This afternoon, I was caught in an unexpected downpour of rain. Although I did have a small umbrella handy, my ill-suited shoes immediately leaked water, and my socks were soon squishing with every step. My face grimaced with displeasure as the water soaked through, and even after my feet were totally soaked, I still found myself trying to avoid the puddles.

Why did it matter? Why did it seem so unpleasant? Paddling on the beach would involve both wetter and colder feet. But when we paddle in the ocean, we want to get wet, and we expect to get wet. I tried to apply this same attitude to walking down the street in the rain – I pretended that I wanted to get wet – and in this way I stopped resisting the situation.

Why do we hold thoughts of unpleasantness in our mind? In some respects these unpleasant thoughts function in the same way as physical pain – as a warning, or deterrent. Sometimes the body is wrong though. For example, surgery brings us pain, when it is actually saving our lives. Similarly, the unpleasantness of being caught in the rain is the mind telling us to seek shelter, to be better prepared in future. These messages protect us from catching cold, becoming sick, and so forth. But sometimes getting wet is unavoidable. In such cases, holding unpleasantness in your mind serves no purpose but to add to your discomfort.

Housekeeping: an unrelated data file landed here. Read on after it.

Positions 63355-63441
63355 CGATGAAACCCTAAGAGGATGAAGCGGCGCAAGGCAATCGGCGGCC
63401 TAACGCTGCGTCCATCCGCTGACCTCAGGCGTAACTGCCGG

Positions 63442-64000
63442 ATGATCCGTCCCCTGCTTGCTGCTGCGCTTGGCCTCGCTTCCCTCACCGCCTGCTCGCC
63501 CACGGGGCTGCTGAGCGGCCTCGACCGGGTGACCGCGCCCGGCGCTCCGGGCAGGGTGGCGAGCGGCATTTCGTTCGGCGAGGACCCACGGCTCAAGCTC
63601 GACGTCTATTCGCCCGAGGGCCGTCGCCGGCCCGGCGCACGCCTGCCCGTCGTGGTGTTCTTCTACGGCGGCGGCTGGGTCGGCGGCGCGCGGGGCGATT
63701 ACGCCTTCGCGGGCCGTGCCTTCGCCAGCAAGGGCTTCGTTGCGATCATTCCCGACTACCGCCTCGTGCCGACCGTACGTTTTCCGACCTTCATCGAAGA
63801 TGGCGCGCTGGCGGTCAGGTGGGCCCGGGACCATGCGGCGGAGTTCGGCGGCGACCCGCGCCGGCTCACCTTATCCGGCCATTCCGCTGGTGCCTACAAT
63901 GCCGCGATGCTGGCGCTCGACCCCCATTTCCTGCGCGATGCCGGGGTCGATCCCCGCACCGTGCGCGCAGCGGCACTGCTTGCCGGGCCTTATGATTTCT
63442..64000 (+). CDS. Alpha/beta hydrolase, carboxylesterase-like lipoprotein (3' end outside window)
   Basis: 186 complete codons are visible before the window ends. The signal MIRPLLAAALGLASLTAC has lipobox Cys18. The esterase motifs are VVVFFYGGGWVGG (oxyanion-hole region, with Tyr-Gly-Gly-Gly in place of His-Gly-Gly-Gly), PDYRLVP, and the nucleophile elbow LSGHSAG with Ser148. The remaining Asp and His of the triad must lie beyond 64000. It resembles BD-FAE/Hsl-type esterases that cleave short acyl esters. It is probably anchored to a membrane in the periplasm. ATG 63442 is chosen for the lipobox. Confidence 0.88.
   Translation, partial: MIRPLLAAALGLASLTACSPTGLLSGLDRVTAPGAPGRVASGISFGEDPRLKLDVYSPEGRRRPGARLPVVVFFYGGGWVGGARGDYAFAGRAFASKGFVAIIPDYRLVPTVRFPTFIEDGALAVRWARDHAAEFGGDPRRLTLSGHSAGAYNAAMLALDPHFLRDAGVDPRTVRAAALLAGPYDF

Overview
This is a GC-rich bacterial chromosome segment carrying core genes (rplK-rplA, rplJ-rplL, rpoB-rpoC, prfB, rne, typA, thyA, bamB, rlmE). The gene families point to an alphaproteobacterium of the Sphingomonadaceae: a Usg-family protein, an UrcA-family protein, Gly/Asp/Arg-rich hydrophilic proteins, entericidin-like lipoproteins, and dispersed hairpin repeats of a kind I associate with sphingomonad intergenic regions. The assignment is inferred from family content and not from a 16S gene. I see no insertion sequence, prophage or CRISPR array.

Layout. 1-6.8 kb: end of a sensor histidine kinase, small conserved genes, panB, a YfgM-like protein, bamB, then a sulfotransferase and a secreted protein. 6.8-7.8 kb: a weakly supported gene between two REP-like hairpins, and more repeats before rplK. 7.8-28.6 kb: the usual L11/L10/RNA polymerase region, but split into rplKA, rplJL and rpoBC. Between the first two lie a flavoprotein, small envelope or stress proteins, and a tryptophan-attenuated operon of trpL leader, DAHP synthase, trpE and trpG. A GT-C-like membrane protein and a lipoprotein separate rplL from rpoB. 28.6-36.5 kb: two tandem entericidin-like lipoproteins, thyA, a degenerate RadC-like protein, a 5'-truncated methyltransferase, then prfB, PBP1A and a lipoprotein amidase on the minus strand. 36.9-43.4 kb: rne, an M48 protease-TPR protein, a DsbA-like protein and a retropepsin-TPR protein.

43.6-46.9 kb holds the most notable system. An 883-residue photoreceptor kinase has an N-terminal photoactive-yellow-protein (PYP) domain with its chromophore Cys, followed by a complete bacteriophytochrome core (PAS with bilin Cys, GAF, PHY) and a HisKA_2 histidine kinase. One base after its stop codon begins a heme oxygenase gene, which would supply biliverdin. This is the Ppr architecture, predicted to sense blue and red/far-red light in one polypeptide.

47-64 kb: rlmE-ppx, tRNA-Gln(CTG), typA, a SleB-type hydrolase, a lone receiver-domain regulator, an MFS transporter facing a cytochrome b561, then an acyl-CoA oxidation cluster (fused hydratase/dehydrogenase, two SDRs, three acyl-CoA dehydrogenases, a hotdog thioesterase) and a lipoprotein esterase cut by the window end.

Can we eliminate this unnecessary pain? Have you ever told your body “no, don’t send these bad messages, this surgery is helpful”. I think this is difficult. Physical pain is deeply engrained, its very effectiveness is that it is hard to ignore. However, with mental pain, I think that the process is easier. The mind is more under our control, its responses are consciously learnt, and can be consciously unlearnt.

Therefore, observe the mind when it harbours negative thoughts, and ask what purpose they serve. There may be a lesson in these negative thoughts, but they may simply be a habitual reaction, serving no purpose but the creation of misery.

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